reported he decision of the Italian Antitrust Authority in the latanoprost case. In that decision, the Authority found that Pfizer abused its dominant position as a result of a combination of activities including filing a divisional, validating it only in a part of the designated states, filing an SPC and a paediatric extension based on it and Pfizer's involvement in related litigation in Italy.
Pfizer filed an appeal against this decision. On 3 September 2012 the Italian administrative court competent for this appeal issued its decision on Pfizer's appeal. The appeal decision is very interesting because, while the Italian Antitrust Authority had held that Pfizer's behaviour represented an abuse of dominant position, the Italian administrative court has now decided that this finding is entirely incorrect. In particular, the most noteworthy points of the administrative court decision are -- as regards the issue of abuse of dominant position -- that:
* Pfizer's divisional does not amount to an abusively excluding activity, since it was filed several years before the anticipated market entry of generic companies (i.e. not simultaneously with it),
* the filing of Pfizer's divisional does not amount to an abusively excluding activity just because it took place when Pfizer realized the more limited protection conferred by the parent patent,
* contrary to what happened in the AstraZeneca case, Pfizer did not provide the EPO with elusive information when pursuing its divisional,
* Pfizer's litigation activity was not an abusively excluding activity, given that in most of the relevant litigation Pfizer was actually the defendant rather than the plaintiff,
* Pfizer's warning letters sent prior to the litigation were not an abusively excluding activity, given that they were sent on the basis of Pfizer objectively having obtained an SPC for Italy;
For those readers who are actually Italian or read Italian, the original decision is here. Micaela and Anna Maria are seeing what they can do to get us all an English translation. Thanks!* the Antitrust Authority finding is altogether flawed as it appears to be based on the fact that, at the time of the Authority's decision, the divisional patent had been revoked by the EPO Opposition Division, while ignoring that the revocation could be (and was indeed) appealed. That is to say, it was not final at the time, and was indeed overturned by the EPO Board of Appeal.Thus, while the Italian Antitrust Authority had held that a number of activities which are based on the provisions of the EPC and of the EC SPC and paediatric extension regulations allegedly represented, taken together and in the way in which Pfizer had carried them out, constituted an abuse of Pfizer's dominant position, the Italian administrative court has now held that Pfizer legitimately and non-abusively relied on such provisions simply to obtain the IP rights to which it was entitled.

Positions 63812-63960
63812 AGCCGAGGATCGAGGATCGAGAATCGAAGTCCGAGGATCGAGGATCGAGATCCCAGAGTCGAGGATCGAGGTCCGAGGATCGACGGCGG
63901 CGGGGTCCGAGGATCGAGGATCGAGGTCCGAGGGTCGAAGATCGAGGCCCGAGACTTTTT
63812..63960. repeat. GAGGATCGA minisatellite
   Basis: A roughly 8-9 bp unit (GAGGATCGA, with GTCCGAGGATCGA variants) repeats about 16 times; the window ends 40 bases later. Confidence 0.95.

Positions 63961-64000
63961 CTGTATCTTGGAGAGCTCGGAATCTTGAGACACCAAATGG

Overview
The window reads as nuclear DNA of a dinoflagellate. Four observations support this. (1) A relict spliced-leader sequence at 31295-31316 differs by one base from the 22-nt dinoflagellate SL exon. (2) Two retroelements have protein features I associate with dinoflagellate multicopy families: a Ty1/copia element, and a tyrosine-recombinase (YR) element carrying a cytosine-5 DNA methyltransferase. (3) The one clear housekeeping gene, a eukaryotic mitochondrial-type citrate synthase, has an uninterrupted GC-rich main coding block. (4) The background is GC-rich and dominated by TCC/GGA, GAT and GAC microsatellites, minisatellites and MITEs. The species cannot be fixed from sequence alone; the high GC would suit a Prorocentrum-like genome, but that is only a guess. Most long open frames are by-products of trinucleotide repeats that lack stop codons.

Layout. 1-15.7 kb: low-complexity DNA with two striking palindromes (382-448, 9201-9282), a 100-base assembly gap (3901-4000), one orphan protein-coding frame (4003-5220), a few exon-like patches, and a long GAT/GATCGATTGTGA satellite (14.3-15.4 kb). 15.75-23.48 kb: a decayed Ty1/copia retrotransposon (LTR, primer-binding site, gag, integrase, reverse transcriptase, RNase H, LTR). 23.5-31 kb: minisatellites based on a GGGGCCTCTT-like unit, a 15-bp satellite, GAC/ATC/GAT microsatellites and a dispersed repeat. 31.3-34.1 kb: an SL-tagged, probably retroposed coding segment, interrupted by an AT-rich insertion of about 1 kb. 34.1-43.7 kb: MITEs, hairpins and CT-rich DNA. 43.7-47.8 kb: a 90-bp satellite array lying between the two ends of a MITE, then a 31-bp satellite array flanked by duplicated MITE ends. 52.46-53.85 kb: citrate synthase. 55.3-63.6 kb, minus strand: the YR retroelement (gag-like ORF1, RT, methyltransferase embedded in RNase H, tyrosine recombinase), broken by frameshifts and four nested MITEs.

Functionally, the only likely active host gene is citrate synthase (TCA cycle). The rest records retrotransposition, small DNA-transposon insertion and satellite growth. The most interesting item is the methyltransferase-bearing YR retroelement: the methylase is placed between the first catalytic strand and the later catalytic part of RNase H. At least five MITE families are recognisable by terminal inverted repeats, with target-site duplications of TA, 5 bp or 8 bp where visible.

The new Italian administrative court decision is therefore important as it appears to take away some of the very negative light shed in a blanket-like manner by the Italian Antitrust Authority on divisionals, SPCs and paediatric extensions. The new decision does not necessarily say that one can always and under any circumstance file a divisional, SPC or paediatric extension or sending warning letters or be involved in litigation without ever incurring in anticompetitive behaviour, but it surely says that in this particular case Pfizer merely relied on the available legal provisions to obtain certain rights it was entitled to.
We now wait to discover whether the administrative court decision will now be appealed by the Antitrust Authority"..